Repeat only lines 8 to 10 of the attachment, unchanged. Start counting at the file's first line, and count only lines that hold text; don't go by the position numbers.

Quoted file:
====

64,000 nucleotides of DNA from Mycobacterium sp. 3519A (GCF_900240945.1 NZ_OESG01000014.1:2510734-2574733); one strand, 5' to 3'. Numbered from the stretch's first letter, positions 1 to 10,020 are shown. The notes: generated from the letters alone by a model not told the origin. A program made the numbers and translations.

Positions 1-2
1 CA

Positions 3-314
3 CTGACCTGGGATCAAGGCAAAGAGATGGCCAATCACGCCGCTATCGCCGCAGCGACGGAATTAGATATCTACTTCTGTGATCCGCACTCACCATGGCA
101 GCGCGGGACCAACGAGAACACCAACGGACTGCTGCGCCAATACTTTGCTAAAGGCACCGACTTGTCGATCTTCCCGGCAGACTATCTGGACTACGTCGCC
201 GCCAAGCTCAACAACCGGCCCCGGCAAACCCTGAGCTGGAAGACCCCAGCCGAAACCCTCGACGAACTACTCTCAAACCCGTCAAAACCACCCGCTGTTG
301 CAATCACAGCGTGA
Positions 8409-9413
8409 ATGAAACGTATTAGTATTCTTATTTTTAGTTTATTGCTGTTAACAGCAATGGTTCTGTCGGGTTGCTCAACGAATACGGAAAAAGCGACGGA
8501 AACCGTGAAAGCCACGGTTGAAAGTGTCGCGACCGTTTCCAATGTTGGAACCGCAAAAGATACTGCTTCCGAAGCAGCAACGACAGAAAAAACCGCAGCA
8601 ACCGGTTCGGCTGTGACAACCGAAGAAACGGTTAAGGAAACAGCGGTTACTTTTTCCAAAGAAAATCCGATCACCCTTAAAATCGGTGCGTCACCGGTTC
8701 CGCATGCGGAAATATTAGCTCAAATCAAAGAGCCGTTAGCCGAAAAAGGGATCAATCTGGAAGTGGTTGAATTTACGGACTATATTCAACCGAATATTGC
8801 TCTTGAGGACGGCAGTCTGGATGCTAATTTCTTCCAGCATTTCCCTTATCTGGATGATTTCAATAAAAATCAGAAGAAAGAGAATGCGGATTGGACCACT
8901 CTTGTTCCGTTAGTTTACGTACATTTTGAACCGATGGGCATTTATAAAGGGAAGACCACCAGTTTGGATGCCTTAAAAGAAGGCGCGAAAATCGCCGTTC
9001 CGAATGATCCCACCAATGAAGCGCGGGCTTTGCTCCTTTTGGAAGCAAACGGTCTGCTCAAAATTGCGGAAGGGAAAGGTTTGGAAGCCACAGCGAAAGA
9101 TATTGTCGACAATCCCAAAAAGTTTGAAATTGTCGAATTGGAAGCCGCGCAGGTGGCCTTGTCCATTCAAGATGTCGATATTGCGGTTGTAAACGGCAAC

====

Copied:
301 CAATCACAGCGTGA
Positions 8409-9413
8409 ATGAAACGTATTAGTATTCTTATTTTTAGTTTATTGCTGTTAACAGCAATGGTTCTGTCGGGTTGCTCAACGAATACGGAAAAAGCGACGGA